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Crosby v. Time

April 29, 1958

CLYDE C. CROSBY, PLAINTIFF-APPELLANT,
v.
TIME, INCORPORATED, A NEW YORK CORPORATION, DEFENDANT-APPELLEE.



Author: Major

Before DUFFY, Chief Judge, MAJOR and PARKINSON, Circuit Judges.

MAJOR, C.J.:

This libel action was instituted by plaintiff Crosby, a citizen of the State of Oregon, against defendant, Time, Incorporated, a New York corporation. Jurisdiction rests upon diversity of citizenship, together with the requisite jurisdictional amount. The District Court, on defendant's motion, dismissed the complaint because of failure to state a claim upon which relief can be granted. Whether that Court was justified in so doing is the sole issue before this Court.

The complaint alleges that defendant's weekly magazine, circulated in the States of Oregon and Illinois, and in the eleven Western States of the United States, in its issue of June 4, 1956, maliciously and falsely printed an article defamatory of plaintiff; that plaintiff for a considerable period of time had been the International Representative for the State of Oregon of the International Brotherhood of Teamsters, Chauffeurs, Warehousemen & Helpers of America, AFL-CIO, and in such capacity represented the Teamsters and its subordinate bodies throughout the United States, particularly in Chicago and in the eleven Western States, and that plaintiff had for many years enjoyed a good reputation among members of the Teamsters, among employers with whom that organization deals and with the public generally.

The article constituting the alleged libel, entitled "Scandal in Portland," is set forth verbatim in the complaint and appears to have been previously published in the Oregonian, a Portland newspaper. It would unduly prolong this opinion and serve no useful purpose to set forth the complete article. However, the sufficiency of the complaint being in issue, it is essential to set forth that portion upon which plaintiff relies as constituting the libel which, as stated in his brief, is as follows:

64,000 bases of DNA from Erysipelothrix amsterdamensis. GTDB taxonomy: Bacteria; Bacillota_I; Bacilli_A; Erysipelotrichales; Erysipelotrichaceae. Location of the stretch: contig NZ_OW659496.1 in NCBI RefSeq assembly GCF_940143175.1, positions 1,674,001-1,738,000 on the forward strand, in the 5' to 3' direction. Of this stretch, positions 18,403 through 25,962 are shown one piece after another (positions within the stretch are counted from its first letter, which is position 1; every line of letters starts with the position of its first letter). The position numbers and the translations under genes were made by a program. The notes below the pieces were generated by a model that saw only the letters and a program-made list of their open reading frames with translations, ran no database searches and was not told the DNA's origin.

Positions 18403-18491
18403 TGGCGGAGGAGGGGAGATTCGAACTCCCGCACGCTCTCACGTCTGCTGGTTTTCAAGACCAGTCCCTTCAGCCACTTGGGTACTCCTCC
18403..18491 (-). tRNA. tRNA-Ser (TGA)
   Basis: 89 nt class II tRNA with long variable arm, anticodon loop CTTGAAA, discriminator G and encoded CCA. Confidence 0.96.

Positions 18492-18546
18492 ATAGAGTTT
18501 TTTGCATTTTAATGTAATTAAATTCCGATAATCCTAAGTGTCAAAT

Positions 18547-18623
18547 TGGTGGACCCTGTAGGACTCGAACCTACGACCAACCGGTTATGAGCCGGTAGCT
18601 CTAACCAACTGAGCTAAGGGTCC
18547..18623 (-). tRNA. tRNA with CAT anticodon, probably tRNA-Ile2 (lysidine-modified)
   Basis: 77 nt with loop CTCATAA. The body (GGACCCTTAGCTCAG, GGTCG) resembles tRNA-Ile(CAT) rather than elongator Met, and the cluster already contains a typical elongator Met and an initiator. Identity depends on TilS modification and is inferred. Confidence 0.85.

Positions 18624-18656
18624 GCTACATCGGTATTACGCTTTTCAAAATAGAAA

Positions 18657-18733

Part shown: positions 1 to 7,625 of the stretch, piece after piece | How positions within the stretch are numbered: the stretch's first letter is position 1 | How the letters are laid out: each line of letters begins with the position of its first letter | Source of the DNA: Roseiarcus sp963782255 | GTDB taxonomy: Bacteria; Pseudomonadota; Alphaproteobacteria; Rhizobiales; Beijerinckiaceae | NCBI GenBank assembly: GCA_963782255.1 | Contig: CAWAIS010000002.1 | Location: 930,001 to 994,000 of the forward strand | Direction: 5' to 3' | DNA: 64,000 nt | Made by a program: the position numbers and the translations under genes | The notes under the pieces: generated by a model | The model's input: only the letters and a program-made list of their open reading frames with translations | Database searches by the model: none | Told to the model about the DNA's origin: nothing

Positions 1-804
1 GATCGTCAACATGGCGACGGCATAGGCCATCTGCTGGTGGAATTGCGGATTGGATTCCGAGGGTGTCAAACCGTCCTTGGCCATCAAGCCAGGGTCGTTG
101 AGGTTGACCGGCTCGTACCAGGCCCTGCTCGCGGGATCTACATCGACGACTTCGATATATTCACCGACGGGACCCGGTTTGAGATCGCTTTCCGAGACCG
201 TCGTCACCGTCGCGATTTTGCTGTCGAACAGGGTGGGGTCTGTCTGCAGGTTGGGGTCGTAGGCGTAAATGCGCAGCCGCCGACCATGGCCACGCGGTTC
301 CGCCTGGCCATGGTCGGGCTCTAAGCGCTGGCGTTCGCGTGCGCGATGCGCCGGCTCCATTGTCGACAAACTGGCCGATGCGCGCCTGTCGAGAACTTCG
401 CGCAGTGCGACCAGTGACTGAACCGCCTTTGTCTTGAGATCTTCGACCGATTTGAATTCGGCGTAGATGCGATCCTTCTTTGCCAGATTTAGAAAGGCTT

"* * * top Western officials of the International Brotherhood of Teamsters were conspiring with Seattle gamblers to (1) control Portland's law enforcement agencies, (2) organize all the city's rackets, from pinball machines to prostitution. * * *

"* * * the Seattle plotters approached Racketeer Elkins to join them * * * in * * * the scheme to organize gambling and bootlegging * * * prostitution * * *.

"Fearing that they planned to freeze him out, Elkins took the precaution of 'bugging' the Portland apartment of the Seattle emissaries with a microphone hooked to a tape recorder. On the playback he heard them plotting 'to get rid of me.'

"Elkins told the Seattle boys about his tapes and threatened to use the recordings to expose the plot unless the Teamsters and their underworld allies dropped it. * * *

"In one of the tapes a Teamster intimate scoffed: 'The Oregonian or the Journal won't take the Teamsters on * * *. All the Oregonian's got to do is (food) around with the Teamsters and the first thing you know, them guys will be up there wanting 10 or 15 cents an hour and the Oregonian can't afford it.' * * *

"* * * racketeers who were plotting to 'open the town'.

"Among other accusations, the Oregonian reported that the plotters had threatened Portland Mayor Fred Peterson with political reprisals by the Teamsters if he did not get rid of his police chief.

"Mayor Peterson confirmed the charge. The Oregon Teamsters' representative, Clyde Crosby - whom the Oregonian revealed as an ex-convict - admitted that he had tried to get the mayor to fire Police Chief Jim Purcell, but only, he said, because the chief was in cahoots with Racketeer Elkins. * * *"

The complaint alleges that the quoted language is false and was intended by defendant to refer to or include plaintiff and was understood by all persons who read the article as referring to or including plaintiff. It will be noted that plaintiff's name is found only in the last paragraph. It should also be pointed out that no importance attaches to the phrase (following plaintiff's name), "whom the Oregonian revealed as an ex-convict," because that admittedly was a true statement. Thus, the only statement directly relating to plaintiff is that he "admitted ...


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